Odds are, whether you've lived in Oklahoma long or not, you've seen vehicles pull to the side of the road to allow a funeral procession to pass. You've probably done the same thing yourself, but is it Oklahoma state law that demands it?

It was a good classic debate we had over the weekend with strict rules. No cell phones to google an answer, just pick a side and argue for it. Days later, curiosity got the better of me and I figured I'd share it with you.

As it turns out, you're not required by law to pull to the side of the road when a funeral procession comes along... However, it is customary.

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When it comes to the Oklahoma laws regarding funeral processions, there is nothing on the books that says all other drivers must pull over. It's just a time-honored tradition, started in an earlier period of history, that has lived on.

When it comes down to it, it's a show of respect for a family in their time of grief. You don't have to pull over for them, but you'll be thought of as rude and insensitive by hoards of people that don't know you.

So what do the laws say about funeral processions in Oklahoma? Well, it's complicated.

First and foremost, all funeral processions must be clearly marked... an increasingly troublesome feat in modern America.

Used to be, funeral processions would drive with their lights on to signify they were part of the event. As daytime running and driving lights have become rather common, this universal signal isn't as clear as it once was. The code in Oklahoma law now mentions that vehicles turn on their flashing hazard lights to clearly distinguish who is part of the procession.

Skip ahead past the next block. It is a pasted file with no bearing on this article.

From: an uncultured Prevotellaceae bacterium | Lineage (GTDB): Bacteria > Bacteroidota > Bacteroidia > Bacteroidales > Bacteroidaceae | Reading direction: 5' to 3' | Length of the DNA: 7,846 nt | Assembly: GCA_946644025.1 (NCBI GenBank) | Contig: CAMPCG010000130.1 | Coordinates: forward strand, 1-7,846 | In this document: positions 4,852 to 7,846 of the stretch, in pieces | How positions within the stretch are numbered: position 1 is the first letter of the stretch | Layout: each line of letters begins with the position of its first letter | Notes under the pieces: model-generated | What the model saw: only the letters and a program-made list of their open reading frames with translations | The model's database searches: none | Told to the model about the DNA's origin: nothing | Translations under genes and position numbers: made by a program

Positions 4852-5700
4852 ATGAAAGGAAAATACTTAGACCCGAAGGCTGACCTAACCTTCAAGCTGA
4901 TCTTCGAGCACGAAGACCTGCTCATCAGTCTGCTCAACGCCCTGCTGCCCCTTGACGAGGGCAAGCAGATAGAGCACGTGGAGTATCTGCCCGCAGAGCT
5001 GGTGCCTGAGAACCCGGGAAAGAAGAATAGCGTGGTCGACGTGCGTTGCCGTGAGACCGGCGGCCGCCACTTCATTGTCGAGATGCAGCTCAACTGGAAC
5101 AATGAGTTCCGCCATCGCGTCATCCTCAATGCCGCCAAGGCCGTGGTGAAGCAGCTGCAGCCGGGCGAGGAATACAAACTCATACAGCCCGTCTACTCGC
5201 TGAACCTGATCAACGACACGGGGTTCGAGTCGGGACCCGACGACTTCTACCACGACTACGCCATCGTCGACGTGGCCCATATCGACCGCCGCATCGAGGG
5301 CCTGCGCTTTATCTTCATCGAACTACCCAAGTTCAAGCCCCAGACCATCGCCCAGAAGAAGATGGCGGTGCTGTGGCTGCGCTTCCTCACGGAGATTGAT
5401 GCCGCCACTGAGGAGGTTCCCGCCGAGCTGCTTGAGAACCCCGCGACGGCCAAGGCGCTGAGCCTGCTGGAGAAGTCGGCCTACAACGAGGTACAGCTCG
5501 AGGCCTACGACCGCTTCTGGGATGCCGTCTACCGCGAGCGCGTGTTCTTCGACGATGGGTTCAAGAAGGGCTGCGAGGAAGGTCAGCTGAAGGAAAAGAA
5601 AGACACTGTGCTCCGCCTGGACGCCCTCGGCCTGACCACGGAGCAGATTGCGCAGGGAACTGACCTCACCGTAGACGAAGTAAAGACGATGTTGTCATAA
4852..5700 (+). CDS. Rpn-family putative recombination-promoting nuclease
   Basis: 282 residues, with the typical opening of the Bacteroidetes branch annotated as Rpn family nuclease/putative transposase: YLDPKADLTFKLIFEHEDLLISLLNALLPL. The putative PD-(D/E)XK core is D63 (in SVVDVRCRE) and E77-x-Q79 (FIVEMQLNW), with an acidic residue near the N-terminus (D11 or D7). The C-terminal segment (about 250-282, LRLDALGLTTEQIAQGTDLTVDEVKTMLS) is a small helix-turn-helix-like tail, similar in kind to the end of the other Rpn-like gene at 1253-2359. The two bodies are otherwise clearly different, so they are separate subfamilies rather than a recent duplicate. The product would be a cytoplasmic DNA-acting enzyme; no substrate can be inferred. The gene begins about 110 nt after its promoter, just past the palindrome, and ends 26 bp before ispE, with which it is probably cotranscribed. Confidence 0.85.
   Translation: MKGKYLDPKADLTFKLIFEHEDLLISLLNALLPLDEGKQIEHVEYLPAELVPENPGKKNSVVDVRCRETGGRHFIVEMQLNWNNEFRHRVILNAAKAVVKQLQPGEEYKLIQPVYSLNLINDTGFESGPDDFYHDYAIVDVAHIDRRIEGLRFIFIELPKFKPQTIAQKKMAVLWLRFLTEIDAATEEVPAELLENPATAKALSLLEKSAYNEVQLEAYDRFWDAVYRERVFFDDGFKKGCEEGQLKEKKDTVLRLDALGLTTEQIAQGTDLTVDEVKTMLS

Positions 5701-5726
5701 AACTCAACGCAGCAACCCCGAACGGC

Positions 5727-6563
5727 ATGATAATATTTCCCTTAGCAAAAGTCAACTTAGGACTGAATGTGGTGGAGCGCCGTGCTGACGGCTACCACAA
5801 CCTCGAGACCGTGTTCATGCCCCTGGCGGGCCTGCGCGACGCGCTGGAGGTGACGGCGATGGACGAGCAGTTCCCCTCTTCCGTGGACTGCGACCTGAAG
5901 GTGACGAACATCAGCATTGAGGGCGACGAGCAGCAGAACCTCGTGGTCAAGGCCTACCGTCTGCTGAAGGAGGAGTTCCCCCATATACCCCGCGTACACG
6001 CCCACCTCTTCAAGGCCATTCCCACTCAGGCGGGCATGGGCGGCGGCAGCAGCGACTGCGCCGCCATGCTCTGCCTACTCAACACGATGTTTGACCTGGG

The lead car, usually the hearse carrying the casket, must be marked with a flashing (hazards) or rotating amber light to signal other traffic what is happening. Also, the lead car, and subsequently the whole procession, generally has the right of way while traveling.

In larger cities like Lawton, Norman, Edmond, etc... funerals are usually given a police escort to ease travel and provide traffic control at lights and stop signs.

Funeral processions, no matter how long, are only allowed to occupy one lane of traffic when traveling to their destination.

If you've ever thought of hopping into the procession to cut a clear path across town, you might think again. It's incredibly illegal in Oklahoma and will likely hurt you in the wallet.

Also, while you're not required to stop driving for a funeral procession in progress, you're not allowed to disrupt the line by cutting across it at any point in time. Even if there's a big gap and you really need to make that left-hand turn, you're just setting yourself up to contribute to a police officer's quarterly bonus.

All in all, the answer to whether you have to pull over for a passing funeral procession is a clear-cut "no." But like Critter always says, "You'll look like an a-hole if you don't."

There is more to the law that covers things like liability and safety, but it's geared strictly toward funeral directors. If you'd like to read it all, here's the shockingly short Oklahoma law concerning the topic.

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